Friends: I biked into the Palais this morning in a hard rain blowing in off the Mediterranean, by far the worst rain I've experienced in my six visits to this festival. The rain began in the middle of the night and was rapidly forming pools in the campground. Luckily my tent was on a bit of a mound and wasn't swallowed by a lake, as some were.
My deluxe Gore Tex jacket kept my head and torso dry on my ride in, but my legs and shorts were soaked. In my pack was a spare pair of shorts and a neckerchief to towel off. I didn't wholly mind the downpour, as it promised to thin the mob that would want to see this morning's premier of Jane Campion's "Bright Star," greatly increasingly my chances of gaining entry.
I didn't expect to see anyone waiting in the last minute line for those of us without invitations, but there were already 50 ahead of me when I arrived a little after eight, nearly half an hour before show time. At least the guards were letting us stand under a tent rather than out in the open. I hoped they'd show further mercy and let us in before the usual five minutes before screening time. They did not, and they only let in a first bunch of 25, and then a second bunch of 25. The guard stuck his arm out right in front of me as I was at the tail end of the second group, but I wasn't going to be denied and continued on through his arm as if it were a swinging gate.
I scampered up the steps of the red carpet, had my badge scanned, charged up another flight of stairs inside to the balcony, had my bag searched and body scanned and then went up another set of stairs inside the theater, plopping down into a seat as the lights went out. The bright star of "Bright Star" is the poet John Keats, though he wasn't much of a star in his time. He couldn't sell enough books to support himself nor to afford a wife. He relied on the generosity of various benefactors. He is a kindly, gentle soul who attracts the attention of a young flirtatious, sharp-tongued woman who lives on the estate where he is staying even though she has no appreciation for his poetry or poetry in general. She likes him enough though to ask him to "teach" her poetry. He likes her too, but it is less than a great passionate love, similar to hers for him.
Though this is a very solid film, it lacks the emotional depth and intensity of Campion's Palm d'Or winner of 16 years ago, "The Piano." Their love for one another doesn't seem to be anything more than they just happen to be neighbors, making it hard to care as their love has its ups and downs. During one of Keats' prolonged absences she greatly pines for letters from him. When its been a while since she received one, her kid sister goes to their mother and asks for a knife. She wants to know what for. When she replies her sister wants to kill herself, the audience in the theatre chuckled. Such is the tone of the movie. It should have been a pained, rather than comic moment, if the audience were truly drawn into this love story. The movie is far from a failure. Most will call it a great return for Campion, but it goes easy on the audience, not making them feel the torment that the characters are experiencing.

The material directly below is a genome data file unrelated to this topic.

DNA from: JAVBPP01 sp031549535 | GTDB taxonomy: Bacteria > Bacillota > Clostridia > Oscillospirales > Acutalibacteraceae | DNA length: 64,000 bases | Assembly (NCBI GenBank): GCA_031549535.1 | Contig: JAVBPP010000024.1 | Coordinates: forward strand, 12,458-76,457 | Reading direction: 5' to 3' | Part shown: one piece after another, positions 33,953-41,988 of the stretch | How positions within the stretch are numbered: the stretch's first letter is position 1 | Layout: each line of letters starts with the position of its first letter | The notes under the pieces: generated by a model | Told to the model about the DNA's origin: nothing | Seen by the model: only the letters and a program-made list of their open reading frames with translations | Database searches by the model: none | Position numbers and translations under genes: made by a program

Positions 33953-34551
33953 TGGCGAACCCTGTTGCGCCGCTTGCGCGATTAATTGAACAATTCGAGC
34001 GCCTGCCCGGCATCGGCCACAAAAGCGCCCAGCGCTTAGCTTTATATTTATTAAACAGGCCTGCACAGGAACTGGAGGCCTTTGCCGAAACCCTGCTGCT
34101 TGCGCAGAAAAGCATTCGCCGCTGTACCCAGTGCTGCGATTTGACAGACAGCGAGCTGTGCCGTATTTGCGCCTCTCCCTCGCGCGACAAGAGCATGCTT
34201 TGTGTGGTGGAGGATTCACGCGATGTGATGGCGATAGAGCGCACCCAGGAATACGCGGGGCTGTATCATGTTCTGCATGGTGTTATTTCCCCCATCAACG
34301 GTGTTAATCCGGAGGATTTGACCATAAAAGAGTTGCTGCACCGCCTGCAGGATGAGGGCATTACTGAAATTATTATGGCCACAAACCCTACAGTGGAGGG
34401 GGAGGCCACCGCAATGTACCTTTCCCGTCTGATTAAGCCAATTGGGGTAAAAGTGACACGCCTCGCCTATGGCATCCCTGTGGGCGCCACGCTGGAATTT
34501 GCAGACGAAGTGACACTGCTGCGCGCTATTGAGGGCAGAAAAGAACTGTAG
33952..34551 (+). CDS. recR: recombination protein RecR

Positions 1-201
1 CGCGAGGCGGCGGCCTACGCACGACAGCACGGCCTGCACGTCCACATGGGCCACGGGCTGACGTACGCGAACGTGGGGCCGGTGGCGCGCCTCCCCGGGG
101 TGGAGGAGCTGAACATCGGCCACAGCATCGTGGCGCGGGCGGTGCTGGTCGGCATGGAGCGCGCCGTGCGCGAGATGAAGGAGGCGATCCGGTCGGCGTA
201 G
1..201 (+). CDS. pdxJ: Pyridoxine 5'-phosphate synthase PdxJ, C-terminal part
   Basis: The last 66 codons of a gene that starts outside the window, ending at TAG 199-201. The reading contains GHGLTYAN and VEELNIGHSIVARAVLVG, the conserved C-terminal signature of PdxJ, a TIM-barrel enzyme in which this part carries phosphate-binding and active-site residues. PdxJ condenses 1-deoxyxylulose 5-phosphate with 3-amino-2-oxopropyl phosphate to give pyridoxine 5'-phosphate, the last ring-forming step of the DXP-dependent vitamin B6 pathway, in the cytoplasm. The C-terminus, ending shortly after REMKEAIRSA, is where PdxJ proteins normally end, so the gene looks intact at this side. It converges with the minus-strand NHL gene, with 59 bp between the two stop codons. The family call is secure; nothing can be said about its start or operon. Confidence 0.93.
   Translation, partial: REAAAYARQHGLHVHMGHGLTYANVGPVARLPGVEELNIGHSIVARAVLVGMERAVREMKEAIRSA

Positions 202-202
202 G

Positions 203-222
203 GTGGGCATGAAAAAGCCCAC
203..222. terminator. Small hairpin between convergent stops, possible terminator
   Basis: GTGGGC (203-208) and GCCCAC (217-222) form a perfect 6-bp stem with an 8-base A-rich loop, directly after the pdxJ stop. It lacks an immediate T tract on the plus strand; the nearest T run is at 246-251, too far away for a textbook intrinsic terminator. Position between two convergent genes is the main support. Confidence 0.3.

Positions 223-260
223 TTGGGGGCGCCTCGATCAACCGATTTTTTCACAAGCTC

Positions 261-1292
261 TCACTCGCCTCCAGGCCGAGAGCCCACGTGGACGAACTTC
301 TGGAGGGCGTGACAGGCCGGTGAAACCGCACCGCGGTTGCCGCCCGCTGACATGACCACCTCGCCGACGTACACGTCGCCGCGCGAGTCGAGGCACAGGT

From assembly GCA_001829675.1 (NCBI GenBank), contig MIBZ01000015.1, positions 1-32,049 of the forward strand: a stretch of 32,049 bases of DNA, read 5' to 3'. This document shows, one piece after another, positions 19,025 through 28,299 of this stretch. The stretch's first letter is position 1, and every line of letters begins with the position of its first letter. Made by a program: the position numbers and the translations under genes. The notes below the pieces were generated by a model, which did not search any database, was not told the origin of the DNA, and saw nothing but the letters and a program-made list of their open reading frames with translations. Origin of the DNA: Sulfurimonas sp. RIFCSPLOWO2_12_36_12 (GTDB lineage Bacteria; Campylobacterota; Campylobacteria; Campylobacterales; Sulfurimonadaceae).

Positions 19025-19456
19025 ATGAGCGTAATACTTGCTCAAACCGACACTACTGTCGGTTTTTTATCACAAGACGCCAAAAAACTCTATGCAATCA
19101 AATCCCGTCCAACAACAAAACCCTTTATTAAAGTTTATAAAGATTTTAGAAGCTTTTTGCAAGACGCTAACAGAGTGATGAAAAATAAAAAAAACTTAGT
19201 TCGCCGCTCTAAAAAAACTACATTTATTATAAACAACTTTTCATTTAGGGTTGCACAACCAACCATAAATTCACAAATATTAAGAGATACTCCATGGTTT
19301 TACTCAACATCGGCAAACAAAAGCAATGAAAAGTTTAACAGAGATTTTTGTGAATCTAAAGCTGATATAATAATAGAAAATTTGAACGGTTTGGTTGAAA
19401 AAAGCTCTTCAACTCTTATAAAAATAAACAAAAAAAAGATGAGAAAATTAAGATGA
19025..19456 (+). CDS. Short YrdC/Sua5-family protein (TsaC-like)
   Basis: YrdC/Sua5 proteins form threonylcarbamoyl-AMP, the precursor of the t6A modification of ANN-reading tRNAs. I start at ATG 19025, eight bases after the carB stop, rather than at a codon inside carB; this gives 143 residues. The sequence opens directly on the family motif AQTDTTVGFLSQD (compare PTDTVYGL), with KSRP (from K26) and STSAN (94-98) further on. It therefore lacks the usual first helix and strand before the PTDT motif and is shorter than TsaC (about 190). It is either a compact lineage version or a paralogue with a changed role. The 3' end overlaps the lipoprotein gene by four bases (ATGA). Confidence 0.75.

"Precious" had a similar failing. Precious is a 16-year old beyond obese girl in Harlem in 1987. She is pregnant for the second time by her abusive father. Her mother harangues her unmercifully, holding her virtually hostage other than allowing her to go to school so she can collect as much welfare out of her and her babies as she can. This was harrowing material, and though it does have some harsh, poignant moments, it is largely a feel-good movie, as Precious rebels and tries to make something of herself.
I went to see the Korean vampire movie "Thirst" only because it was in Competition. As is the standard for Competition films, it was a very polished, assured, "good-looking" film. As with virtually all the films in Competition this year, it was over two hours long. When I encountered Milos of Facets on Wednesday he was harping on the long running times even before the festival had started. "They could all be easily cut my 15 or 20 minutes," he said. This was two hours and fifteen minutes. It should have been 90 minutes.
A young Catholic priest becomes a vampire when he goes to Africa to volunteer for medical program. He is the only one of its 50 subjects to survive. A blood transfusion he receives turns him into a vampire and also stirs his lusts, which he turns on a young woman he knew when he was growing up. As I squirmed through this film I was wishing I had opted for a Norwegian film about a retired ski racer who takes a snow mobile trip through the Norwegian Arctic that was playing at the same time in the market.